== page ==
O’Driscoll’s team this term narrowly missed out on qualifying for the U19 Championship finals in their Elite Qualifying Round in France in March.
But the former AFC Bournemouth, Doncaster Rovers and Nottingham Forest manager will take over a new year group in August, the same players who became European Champions at U17 level last year.
They have been playing for the U18s under Neil Dewsnip this campaign and have picked up some impressive results along the way, beating nations such as Holland, Poland and Switzerland in double-headers.
"I’ve watched them quite a few times and Neil has been waxing lyrical about the character in the group and the dynamic between them," O’Driscoll told TheFA.com.
"You often see teams that are crying out for a bit of leadership in certain areas but one of the big things with this group is that there are quite a few leaders.
"You can see that when they play and in a non-competitive year, their aim was to be the best team in Europe.
Sean O'Driscoll was appointed as England U19s head coach in September 2014 and is now preparing for his first full season in charge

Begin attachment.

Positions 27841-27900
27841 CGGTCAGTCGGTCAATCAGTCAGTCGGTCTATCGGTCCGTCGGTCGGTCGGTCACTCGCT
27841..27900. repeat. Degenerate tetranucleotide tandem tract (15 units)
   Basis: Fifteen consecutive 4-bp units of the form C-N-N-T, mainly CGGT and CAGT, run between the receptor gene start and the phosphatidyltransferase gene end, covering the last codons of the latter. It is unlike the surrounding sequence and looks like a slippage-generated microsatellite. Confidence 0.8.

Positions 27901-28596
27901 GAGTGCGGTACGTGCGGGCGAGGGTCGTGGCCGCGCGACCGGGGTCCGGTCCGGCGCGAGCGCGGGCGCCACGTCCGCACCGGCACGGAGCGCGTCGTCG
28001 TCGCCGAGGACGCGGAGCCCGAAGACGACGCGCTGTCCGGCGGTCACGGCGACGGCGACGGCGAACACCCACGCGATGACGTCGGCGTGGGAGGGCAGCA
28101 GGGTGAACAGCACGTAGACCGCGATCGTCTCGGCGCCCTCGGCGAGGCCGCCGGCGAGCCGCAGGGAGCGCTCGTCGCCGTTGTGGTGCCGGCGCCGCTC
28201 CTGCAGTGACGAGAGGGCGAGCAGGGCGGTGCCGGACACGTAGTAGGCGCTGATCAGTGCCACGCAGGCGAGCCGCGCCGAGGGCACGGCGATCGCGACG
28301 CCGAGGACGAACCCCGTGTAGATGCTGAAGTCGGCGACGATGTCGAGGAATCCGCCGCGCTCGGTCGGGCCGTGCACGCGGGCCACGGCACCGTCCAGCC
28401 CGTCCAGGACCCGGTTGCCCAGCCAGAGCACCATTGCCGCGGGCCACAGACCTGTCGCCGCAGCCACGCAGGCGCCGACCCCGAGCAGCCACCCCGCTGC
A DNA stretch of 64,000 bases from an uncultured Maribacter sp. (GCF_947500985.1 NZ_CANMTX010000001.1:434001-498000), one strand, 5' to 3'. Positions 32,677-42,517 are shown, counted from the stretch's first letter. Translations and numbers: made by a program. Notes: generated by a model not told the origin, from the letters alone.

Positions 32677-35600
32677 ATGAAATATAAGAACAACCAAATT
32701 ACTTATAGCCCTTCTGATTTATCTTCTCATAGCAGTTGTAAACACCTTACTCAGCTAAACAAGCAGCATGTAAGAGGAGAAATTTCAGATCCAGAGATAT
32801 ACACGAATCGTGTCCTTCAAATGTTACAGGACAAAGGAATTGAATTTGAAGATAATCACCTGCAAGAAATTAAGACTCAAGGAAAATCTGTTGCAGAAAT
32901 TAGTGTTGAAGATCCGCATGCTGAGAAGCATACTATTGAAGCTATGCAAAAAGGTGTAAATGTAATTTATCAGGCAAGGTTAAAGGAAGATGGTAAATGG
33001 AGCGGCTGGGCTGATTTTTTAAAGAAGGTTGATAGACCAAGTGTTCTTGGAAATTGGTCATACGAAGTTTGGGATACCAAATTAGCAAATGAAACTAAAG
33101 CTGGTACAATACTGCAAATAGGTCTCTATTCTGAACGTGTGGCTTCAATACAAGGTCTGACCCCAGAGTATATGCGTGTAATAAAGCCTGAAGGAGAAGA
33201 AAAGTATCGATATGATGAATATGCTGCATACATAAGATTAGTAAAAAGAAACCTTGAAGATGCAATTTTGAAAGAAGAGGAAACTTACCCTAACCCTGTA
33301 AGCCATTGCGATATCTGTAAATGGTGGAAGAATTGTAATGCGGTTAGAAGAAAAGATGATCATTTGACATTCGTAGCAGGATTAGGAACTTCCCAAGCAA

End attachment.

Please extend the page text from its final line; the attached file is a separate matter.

"That’s a fantastic aim and they’ve gone out and tried to demonstrate that ahead of next season with the U19s when it’s a competitive season."
For a set of players so young, next season’s batch of U19s already have experience of what is required to win at development level.
And with next season’s U19s campaign offering the chance to qualify for the 2017 U20 World Cup, it is a target which O’Driscoll has already set for his new squad.
"We can hopefully go one step further next season and qualify for the Euro Championship and if we do, it could lead to an U20 World Cup," he explained.
"That would be a great experience, for the players to go into a World Cup scenario at such a young age."
With FA Chairman Greg Dyke’s England Commission and an aim for World Cup success in 2022, O’Driscoll believes the exposure that competing in the U20 edition would give to those involved could only enhance England’s chances.
"They will have an understanding of what it takes," he added.
Watch highlights from the Young Lions' win over the Dutch earlier this season
"What we’re trying to do with the development of England internationals is to make sure they have different experiences.
"So when they come to the crunch in a qualifier, or they come to take penalties and those sort of things, they’ve already come through them and understand what it needs.
"They’re a group of lads who did that and won something at U17 level and they’ve just had a non-competitive year with more game experience and some experimenting.
"You can have 20 years of experience. But if that’s one year replicated 20 times then it’s one year of experience.
"So they’ll be coming back into a competitive year with focus and really hoping that they can win the U19s and do ‘the double’."